Denver's MoP now sprawls over several months, with exhibits, lectures and other events centered on photos and photo-based works of art. Although there's an unbelievable number of MoP shows around town right now, there's no official exhibit serving as the main attraction. Inevitably, the shows that Sink himself curates have come to be regarded as the de facto central exhibitions, including Delirium, Three Visions, currently at RedLine.
For this unofficial “official” event, Sink recruited young photographers George P. Perez and John Lake to co-curate the show with him. Some of the artists they chose are up-and-coming Colorado photographers, and a couple of them are RedLine residents. They found several while studying trends in contemporary fine art photography and looking at exhibition catalogues and books, while others were discovered on Instagram. Photographers from around the world are represented, some with international reputations. The co-curators all chose their own rosters, and then the three points of view were mashed together. As a result, the show has no clear through-line or narrative, but it works as a compendium of new directions in photo-based work.
A similar effect is seen in the photos and artist-books by Kit Ramsey that take on the street life of Philadelphia, where he lives. Junkies are a big part of the story, with one photo depicting a close-up of an addict’s arm with the hypodermic needle still attached; in another, a pal of the artist's is seen shooting up in the foreground. In one shot there’s even some levity, if you can call it that, where a dildo has been ceremoniously placed in a tree that hangs over an outdoor shooting gallery. Like Kenneally’s images, the Ramsey photos are composed in such a way as to exploit the inherent beauty of the depicted forms, with an inspired sense for framing, which is conceptually undercut by the dark and disturbing subject matter. They are fabulous.
Conversely, being insubstantial is the defining characteristic of a photo by Micah Danges that’s been printed on cloth mesh and hangs from a rod sticking out from the wall; the piece laps over itself so that two parts of the image are seen at once, in a double layer that produces a moiré effect. Depicting plants and a plastic device of some kind, it’s delicate, lyrical and fairly Rauschenberg-ian. The density of the double image is in complete contrast to the artist’s nearby black-and-white monochromes, which are characterized by their blankness and flatness. Also trading on flimsiness is Magali Duzant's deep-blue cyanotype banner with watery imagery that hangs to the floor. Owing to the nature of cyanotypes, the photographic image taken from a slide continues to develop during the run of the show, so the viewer catches it as it is being made. Duzant also links back to the show's archive angle with a set of simple notebooks concerning the word blue as expressed in various languages.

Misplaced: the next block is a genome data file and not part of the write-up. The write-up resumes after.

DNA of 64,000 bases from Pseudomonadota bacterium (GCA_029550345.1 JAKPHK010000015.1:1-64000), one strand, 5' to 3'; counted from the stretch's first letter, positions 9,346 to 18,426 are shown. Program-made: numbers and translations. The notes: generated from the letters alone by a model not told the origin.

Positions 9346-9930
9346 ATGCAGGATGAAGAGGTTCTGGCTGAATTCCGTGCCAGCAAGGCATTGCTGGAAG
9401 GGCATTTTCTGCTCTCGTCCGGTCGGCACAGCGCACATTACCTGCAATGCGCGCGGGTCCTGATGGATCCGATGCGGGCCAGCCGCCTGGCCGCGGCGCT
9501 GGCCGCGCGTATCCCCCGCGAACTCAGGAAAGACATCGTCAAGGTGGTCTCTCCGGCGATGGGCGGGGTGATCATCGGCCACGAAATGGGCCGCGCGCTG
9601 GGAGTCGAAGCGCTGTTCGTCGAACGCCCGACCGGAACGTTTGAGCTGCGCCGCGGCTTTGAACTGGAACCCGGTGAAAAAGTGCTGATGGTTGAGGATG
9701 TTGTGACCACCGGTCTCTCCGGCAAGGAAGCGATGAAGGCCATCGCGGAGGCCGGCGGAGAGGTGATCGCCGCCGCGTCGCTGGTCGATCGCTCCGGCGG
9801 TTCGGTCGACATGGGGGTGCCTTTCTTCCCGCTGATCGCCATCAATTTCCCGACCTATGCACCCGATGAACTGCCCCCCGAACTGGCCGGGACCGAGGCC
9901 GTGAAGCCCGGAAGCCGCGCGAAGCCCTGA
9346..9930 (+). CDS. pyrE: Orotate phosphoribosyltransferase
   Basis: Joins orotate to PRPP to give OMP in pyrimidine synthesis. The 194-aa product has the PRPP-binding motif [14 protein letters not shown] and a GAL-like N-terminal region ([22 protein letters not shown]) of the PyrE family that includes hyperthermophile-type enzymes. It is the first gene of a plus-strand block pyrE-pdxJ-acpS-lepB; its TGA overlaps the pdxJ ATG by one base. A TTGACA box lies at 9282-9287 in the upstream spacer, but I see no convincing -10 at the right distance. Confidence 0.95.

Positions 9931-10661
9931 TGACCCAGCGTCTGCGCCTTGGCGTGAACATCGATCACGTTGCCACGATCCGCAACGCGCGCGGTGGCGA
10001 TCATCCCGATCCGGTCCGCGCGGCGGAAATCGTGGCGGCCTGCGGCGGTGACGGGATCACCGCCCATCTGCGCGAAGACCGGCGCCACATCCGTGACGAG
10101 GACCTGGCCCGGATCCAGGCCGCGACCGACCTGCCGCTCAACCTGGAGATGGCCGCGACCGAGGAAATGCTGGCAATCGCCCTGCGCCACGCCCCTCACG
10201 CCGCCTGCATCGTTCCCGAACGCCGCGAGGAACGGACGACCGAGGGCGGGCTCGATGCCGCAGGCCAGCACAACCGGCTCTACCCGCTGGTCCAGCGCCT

Since Delirium is not tightly organized, many pieces may seem like non sequiturs, but are strong contributions to the whole, anyway. The set of crudely altered still-life photos by Gregory Eddi Jones are among the standouts. Taking appropriated images of vases with flowers, Jones employs digital painting programs to “draw” over them in a childish style, using Crayola colors and printing up the results. The grid of inkjet prints have been tacked to the wall around a shelf with a booklet perched on it.
Considering that it’s meant to be a celebration of MoP, it's amazing that so few examples of traditional photography are included in this show.
When I walked through it with the three curators, Sink told me that after fifteen years, he's stepping away from his MoP leadership role. He wants new voices, he says, which is why he worked with Perez and Lake on this exhibit. For the next rendition in 2021, Samantha Johnston, the director of the Colorado Photographic Arts Center, will be in charge. “To continue to grow, MoP needs to be monetized, and it definitely could be, but I can’t do that, because I don’t know how,” explains Sink. “But CPAC and Samantha have shown that they can.”
Delirium, Three Visions, through April 7, RedLine, 2350 Arapahoe Street, 303-296-4448, redlineart.org.